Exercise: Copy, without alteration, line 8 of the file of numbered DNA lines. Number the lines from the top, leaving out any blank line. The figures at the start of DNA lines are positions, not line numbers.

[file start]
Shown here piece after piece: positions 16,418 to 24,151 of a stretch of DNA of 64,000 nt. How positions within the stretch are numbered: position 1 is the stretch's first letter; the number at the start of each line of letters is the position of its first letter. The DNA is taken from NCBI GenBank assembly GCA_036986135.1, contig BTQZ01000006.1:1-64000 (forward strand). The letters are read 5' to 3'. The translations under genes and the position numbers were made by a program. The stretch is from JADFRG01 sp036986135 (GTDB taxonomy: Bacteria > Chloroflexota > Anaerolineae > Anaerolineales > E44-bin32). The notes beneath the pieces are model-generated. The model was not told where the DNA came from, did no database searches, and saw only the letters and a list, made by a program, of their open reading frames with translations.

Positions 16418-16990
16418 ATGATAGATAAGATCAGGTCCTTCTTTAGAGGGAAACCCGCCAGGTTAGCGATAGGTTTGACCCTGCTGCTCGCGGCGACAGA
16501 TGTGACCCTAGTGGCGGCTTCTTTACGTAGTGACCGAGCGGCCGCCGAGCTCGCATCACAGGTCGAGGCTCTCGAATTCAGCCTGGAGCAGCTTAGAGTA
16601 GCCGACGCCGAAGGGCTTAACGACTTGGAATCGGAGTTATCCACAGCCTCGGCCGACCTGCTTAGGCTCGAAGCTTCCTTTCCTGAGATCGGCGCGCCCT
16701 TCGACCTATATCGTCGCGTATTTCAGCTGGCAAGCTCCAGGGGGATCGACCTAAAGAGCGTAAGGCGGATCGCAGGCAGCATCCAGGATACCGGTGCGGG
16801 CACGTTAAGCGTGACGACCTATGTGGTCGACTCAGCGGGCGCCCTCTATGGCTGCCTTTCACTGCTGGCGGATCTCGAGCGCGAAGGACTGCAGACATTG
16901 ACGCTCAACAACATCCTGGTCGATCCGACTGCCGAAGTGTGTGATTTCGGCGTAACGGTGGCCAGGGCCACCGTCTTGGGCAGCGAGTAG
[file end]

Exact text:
16901 ACGCTCAACAACATCCTGGTCGATCCGACTGCCGAAGTGTGTGATTTCGGCGTAACGGTGGCCAGGGCCACCGTCTTGGGCAGCGAGTAG